The purpose of a website homepage
If more than 12% of the visitors to your homepage leave right away, you may need to read a bit more.
We’ll show you how to make your new homepage, or change your homepage, depending what stage you are at. This is not technical, this is what you need to do as a business, then hand off to whoever is “technically” taking care of your site, if not you.
A homepage isn’t what it used to be. It used to be the single entry point for a website, a place where you dazzled all visitors with what your business and mission was. Well, that was the 90’s, if ever at all.
A good homepage is a popular entry point, and likely the place most visitors arrive. In fact, it may be just the way you imagine it, or it could be far more people enter from sources like search engines and other sites to the places on your site where they actually want to go. It could be that they have bookmarked another page on your site, making them the biggest potential customers you’ll ever get.
Regardless of how people enter into your site, your homepage is the convention for visitors to orient themselves to your business, and navigate to where they want to go. This means that your site is one part sitemap, and one part branding message.
A homepage needs to offer transparency to a site. A site visitor, regardless of how they enter a site, should be able to arrive at the homepage and know three things.
- Who are you?
- What do you do?
- What does it mean for them?
Site Transparency also means visitors should know what is on the inside of a site, by looking at its homepage. Is your website transparent from the homepage? Let’s talk about how to get it there.
Other Must Haves
- Hours of operation
- How to contact the business
- Steams into site (sSee below)
Not all visitors are the same. Your site likely serves more than one audience. Your homepage design needs to handle each audience in a clear concise fashion. Each audience needs to know where to go, and what areas of your site are useful and intended for them. There’s a reason conversion optimization used to be synonymous with path analysis (I’m dating myself to other analysts here).
Consider the Best First
Every page needs a primary audience. If you are a new business, when you create the homepage, design it for your ideal customer. If your business is established, the homepage should be designed for your best customer. Other audiences you serve will have their place, but you don’t want to risk the experience of the audience that brings in 60% of your business revenue for the audience that brings in 15% either.
If your business’ clientele is locally based, then your website homepage needs to have certain information on it. You should have the following on your homepage:
- The area you serve
- Address (include street, city, postal code & neighborhood if applicable)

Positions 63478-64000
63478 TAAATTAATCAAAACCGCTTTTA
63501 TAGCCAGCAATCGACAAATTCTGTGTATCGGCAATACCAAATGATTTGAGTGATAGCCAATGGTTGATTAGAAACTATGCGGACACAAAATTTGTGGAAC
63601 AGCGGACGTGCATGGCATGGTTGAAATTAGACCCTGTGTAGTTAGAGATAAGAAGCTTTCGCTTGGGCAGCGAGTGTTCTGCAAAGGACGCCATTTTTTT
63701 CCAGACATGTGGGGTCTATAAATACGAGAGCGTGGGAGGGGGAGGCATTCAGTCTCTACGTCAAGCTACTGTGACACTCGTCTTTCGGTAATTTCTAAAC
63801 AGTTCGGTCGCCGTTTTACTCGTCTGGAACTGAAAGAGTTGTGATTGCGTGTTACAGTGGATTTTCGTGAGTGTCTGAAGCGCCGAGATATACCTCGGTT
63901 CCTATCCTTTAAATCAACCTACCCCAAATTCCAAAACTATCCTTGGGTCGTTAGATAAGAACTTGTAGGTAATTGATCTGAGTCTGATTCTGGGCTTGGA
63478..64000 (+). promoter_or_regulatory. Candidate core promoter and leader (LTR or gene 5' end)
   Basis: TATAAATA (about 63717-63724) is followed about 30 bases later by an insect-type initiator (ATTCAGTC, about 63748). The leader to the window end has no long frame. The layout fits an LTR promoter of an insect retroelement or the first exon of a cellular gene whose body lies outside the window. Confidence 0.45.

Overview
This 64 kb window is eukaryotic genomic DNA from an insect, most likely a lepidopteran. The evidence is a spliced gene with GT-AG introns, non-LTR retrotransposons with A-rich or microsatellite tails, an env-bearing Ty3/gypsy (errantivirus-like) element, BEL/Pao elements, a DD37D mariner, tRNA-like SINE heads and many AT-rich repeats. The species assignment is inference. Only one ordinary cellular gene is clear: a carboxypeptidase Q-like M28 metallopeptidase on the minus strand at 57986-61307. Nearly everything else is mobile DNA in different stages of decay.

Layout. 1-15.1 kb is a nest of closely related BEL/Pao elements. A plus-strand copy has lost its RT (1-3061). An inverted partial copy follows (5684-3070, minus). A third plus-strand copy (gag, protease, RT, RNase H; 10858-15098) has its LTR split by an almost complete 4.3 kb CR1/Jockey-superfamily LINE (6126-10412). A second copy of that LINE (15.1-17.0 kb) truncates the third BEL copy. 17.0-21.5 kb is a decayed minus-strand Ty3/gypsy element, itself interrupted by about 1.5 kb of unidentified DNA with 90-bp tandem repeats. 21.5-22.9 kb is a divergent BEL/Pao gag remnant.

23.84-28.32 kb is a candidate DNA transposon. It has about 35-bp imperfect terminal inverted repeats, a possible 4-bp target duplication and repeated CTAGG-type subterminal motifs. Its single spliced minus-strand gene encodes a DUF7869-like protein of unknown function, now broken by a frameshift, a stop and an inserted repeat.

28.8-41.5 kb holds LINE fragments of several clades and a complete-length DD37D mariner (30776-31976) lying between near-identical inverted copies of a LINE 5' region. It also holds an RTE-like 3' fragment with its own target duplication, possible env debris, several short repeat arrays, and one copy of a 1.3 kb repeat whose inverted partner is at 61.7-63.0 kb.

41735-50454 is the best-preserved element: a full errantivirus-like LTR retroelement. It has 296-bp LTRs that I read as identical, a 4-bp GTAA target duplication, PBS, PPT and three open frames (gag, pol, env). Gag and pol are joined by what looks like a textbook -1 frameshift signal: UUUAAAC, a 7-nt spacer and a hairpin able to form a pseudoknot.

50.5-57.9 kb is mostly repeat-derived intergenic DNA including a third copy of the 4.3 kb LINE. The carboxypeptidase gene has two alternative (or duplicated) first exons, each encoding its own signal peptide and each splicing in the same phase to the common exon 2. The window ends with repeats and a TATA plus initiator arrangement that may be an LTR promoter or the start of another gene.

- Location Map (crossroads version will suffice)
- Phone number
For a local business, this information should be available on EVERY page, not just the homepage. This is why I suggest placing it on the top right of the header. It is easily placed on every page but is also quite visible for the way people scan a page (top to the right). There might be a bit of “banner blindness” to this position, but when someone is looking for something on a site, they most often return to the top right of the page.
- Special Promotions – If so, make it clear which of audiences it is for to avoid confusing the others
- Newsletter/email sign up – See the Quadrant below to see where to put this – hint: You want them to do this
- Most common tasks or popular pages
- Search – nine out of 10 people will try to navigate from the homepage – if you have heavy search usage then you likely have a poor homepage
- News – If you really have to, remember this is most likely you wanting visitors to know your news, not vice versa (consider using a link to news instead)
- Trust or Policy Info – Letting them know you ship and how their information is protected
User Experience – Give ’em What They Want
Your website, especially your homepage will be more successful the more you organize information from the perspective of your site visitors. Basically, you give people what they want before you try to present them with what you want them to know or do. We call this user-centric design, and it is important to remember who the site is really for.
What you read is more than a philosophy of page design. It is based on best practices, common sense, experience and long term strategy. If you organize your homepage as suggested, covering the key points mentioned here, your homepage will be what is supposed to be, and what your customers need. I suggest finding out your current bounce rate, the percentage of people immediately leaving your homepage, and compare it after you reorganize your page. If is not cut in half, I would be surprised.
If you have a homepage you would like to have feedback on, please leave a comment and I will take a look it and give my two sense, as will (I hope) other readers.